This is a small selection of the paintings which were very difficult to photograph in situ due to reflections from the windows and positioning. I don't think there is any question that Yvonne is at least as good as many professionals. Her blog is  and she also has another website If you like flowers have a look . Yvonne is very open about her painting tecniques and has been trying some other subjects recently, although flowers remain her first love.  

I contacted Yvonne today and she replied that the exhibition had been very successful with many complimentary comments from visitors. Sales of painting  framed and unframed totalled nearly fifty. She also sold all her boxes of cards.

Monday, 13 August 2012

Evie by Gerard Hendriks.

My last post but one was a feature on Gerard Hendriks the  Dutch  master watercolourist. In the course of preparing it I contacted Gerard, who was most helpful in answering requests for information.  A few days after publishing the feature I received an e-mail with attached image from Gerard. To my amazement it read " I also tried to paint Evie. I do not know Evie. It is more difficult painting from a photo if I do not know the girl". The photograph used was the recent one on which I based my own poor effort. I immediately replied saying how delighted and astonished - indeed honoured - he had taken the trouble to do this.  Gerard replied that as I liked it he would send it to me but would do some further work first. Another e-mail arrived with the definitive image.

Evie - 57cm x 38cm Hannemuhle Leonardo 300lb (600gsm)

Arriving home this afternoon, after a trip out with Evie, who is with us today and tomorrow, what should have arrived but the parcel, left by the delivery van in the care of a neighbour.

I still find myself somewhat bemused by what has happened and I can't imagine many other artists doing something similar. He has refused any recompense, even for the carriage costs, saying he "likes to make people happy". I was a fan before, an even bigger one now and can only repeat my thanks. What a generous man! The painting will go to a quality framer in Bath and remain a treasured family possession. Thank you once again Gerard. 

Saturday, 11 August 2012

More Plein Air

With the weather somewhat better I was able to do some outdoor painting this week. This was at the Thursday morning session of my Avon Valley Artists group. Although the weather was good, of the nine members present I was the only one to opt for painting outside. I was situated just outside the hall - literally feet away - and attempted a subject I've tried before, never very successfully. One of the reasons was that due to later in the day grand parenting duties I didn't want to travel too far. Yvonne Harry, who is second from left has her annual weeks solo exhibition at Wells, starting on Saturday in the Chapter room at the Cathedral. I shall be there next Monday with the wife and grandaughter, another budding artist.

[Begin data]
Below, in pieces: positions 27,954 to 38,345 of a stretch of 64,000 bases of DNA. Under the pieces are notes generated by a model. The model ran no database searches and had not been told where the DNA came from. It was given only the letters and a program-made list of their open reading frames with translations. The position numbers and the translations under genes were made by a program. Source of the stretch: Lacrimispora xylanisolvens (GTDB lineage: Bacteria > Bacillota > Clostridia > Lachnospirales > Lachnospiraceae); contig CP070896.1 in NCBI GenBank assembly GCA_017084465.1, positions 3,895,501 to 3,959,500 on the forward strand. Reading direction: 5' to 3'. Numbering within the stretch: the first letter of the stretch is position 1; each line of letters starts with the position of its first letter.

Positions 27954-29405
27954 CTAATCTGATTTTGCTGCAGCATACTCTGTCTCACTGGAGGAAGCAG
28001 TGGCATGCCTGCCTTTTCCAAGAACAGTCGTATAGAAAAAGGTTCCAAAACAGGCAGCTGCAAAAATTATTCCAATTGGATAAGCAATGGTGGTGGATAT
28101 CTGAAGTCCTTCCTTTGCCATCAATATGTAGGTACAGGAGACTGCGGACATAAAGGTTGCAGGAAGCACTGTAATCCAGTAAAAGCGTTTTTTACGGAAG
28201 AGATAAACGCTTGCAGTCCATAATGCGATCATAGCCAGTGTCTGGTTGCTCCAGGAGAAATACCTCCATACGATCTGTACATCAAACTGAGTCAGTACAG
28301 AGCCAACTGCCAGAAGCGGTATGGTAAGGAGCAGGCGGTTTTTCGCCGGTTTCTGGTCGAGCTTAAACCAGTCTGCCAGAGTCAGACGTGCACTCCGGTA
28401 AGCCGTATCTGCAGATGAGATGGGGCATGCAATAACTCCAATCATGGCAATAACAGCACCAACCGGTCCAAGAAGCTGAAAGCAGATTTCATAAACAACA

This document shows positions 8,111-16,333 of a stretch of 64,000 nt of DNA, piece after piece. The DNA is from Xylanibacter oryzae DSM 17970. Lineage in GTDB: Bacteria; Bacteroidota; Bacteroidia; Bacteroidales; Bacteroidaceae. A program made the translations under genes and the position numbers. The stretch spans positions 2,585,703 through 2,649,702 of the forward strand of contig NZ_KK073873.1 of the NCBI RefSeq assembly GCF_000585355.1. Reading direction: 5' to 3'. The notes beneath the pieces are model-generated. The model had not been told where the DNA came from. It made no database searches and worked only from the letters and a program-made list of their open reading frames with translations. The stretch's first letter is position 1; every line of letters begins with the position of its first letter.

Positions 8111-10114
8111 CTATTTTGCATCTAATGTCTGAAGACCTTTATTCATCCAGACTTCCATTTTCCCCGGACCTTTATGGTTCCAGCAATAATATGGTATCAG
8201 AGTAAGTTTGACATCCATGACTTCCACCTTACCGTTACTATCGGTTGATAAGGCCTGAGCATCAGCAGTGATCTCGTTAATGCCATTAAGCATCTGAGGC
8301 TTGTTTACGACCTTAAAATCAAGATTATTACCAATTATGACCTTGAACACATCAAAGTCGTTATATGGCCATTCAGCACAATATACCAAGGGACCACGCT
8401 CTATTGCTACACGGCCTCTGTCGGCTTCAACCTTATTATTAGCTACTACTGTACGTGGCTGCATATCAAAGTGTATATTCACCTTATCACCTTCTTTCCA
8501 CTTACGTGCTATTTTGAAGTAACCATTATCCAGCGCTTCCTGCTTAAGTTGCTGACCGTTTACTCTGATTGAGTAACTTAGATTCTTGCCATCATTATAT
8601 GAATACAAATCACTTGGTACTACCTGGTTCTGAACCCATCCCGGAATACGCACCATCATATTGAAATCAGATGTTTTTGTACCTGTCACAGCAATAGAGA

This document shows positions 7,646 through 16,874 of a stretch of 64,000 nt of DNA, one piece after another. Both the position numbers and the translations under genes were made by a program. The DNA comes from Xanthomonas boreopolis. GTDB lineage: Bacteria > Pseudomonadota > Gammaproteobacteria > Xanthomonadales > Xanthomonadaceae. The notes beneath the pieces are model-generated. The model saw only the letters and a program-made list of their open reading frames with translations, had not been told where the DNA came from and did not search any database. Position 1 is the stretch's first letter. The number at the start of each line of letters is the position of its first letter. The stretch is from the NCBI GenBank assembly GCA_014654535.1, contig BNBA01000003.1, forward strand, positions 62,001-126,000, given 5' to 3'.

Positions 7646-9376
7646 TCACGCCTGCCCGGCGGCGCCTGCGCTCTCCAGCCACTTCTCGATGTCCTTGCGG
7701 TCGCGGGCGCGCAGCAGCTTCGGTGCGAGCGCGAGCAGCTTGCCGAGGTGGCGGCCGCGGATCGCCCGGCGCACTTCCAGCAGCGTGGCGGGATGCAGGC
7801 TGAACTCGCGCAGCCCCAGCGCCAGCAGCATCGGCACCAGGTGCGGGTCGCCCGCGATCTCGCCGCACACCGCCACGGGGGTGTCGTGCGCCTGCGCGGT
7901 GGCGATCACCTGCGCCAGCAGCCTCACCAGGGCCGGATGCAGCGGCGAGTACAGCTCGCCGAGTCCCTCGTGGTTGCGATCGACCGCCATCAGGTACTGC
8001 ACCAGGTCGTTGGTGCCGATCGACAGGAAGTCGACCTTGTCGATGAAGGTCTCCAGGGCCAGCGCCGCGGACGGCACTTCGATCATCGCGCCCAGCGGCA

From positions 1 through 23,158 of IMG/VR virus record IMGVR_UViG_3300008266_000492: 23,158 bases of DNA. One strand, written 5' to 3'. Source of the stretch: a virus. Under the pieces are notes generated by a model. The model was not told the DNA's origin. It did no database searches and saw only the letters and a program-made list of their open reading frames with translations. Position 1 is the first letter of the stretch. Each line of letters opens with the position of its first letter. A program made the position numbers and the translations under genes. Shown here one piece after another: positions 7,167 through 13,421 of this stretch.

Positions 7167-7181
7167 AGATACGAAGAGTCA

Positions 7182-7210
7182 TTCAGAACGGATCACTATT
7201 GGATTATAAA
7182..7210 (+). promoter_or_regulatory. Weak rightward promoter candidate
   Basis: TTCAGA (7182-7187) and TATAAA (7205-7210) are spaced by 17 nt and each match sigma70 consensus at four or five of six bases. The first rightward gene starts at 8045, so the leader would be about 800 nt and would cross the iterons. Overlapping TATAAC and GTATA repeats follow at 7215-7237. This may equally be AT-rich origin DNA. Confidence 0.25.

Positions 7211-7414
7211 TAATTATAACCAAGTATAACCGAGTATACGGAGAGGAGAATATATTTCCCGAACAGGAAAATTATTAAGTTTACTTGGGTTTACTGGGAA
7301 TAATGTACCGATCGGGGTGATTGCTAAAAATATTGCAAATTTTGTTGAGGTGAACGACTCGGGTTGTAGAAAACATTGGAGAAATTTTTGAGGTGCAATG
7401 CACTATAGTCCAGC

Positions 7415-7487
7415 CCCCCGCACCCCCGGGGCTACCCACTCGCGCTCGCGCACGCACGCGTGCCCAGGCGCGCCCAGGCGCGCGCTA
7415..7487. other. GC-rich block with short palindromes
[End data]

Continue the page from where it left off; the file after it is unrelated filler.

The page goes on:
I had no intention of attempting the whole scenario and opted to concentrate on part of the cottage and the tree on the right. The wall at front was to be left well alone!  

I initially made a fairly loose and uncomplicated drawing then began to paint, first splashing water onto the paper. My object was to paint with freedom and avoid any `tightness' by trying to be too close to the actual scene. This is risky. Initially I painted the tree using plenty of water and pigment letting the wet areas blend and using a couple of riggers to draw in the branches. Green used were mainly Sap Green (Daniel Smith (PO49/PG7)) and Hookers Green (Graham PG7/PY110)) with a little Green Gold (Rowney PY129). There is also some Cobalt Teal Blue (DS PG50) at the top of the tree. The trunks and branches are various combination of Raw Umber, Cerulean, Burnt Sienna and Ultramarine Blue. A little Gold Ochre was added later. I splashed both Hookers and Sap Green onto the tree at various stages. 

 20" x 14" Fabriano Artistico Extra White Not

I experimented on the building using granulating colours, Daniel Smith Lunar Violet, Earth, Red and  Blue. I wet some of the area with W & N granulating medium prior to putting the paint on. Other colours on the cottage included Burnt Sienna, Quinacridone Rust (Graham PO48), Raw Sienna and Gold Ochre. (W & N PY43). There is some Mineral Violet (Graham PV16) at the lower part of the cottage. Diluted Cerulean and Cobalt Blue in the sky with a little Burnt Sienna to grey them.

Brushes used were the Rosemary Kolinsky Mop Size 1, Escoda Tajmir Kolinsky retractable size 10 and a couple of riggers. I think that's it.

On reflection I overworked the tree and when I've subsequently  looked at this painting  my dissatisfaction grew, so it now resides on the reject pile waiting for an opportunity to paint on the reverse side. I'm also beginning to think that my love affair with Grahams Hookers Green is a mistake. It is rather a dull colour and can have a deadening effect. It needs to have another colour added to counteract this. You also have to be careful with the DS Lunar colours. They are on the dull side and can also deaden a painting if not used properly - which I fear is what has happened here. With these colours you need to  think carefully about what other colours to mix with them. I intend to do some serious trial and error work on landscape subjects, especially trees. I've previously noted the way in which the Belgian artist Gerda Mertens draws and paints trees.  I was in two minds whether to post this or not but as I adopt - well almost - a warts and all approach to showing my work it might help others to avoid such frustrating failures. However I've already moved on and have completed a flower painting for the August challenge which - so far - I haven't downgraded!  Today I'm planning two drawings for future works, one of Evie and the other another Indian. As far as Evie is concerned there has been an amazing development. My painting of her has come in for some criticism - rightly - and it has sparked something off. Believe me you couldn't make it up and all will be revealed soon.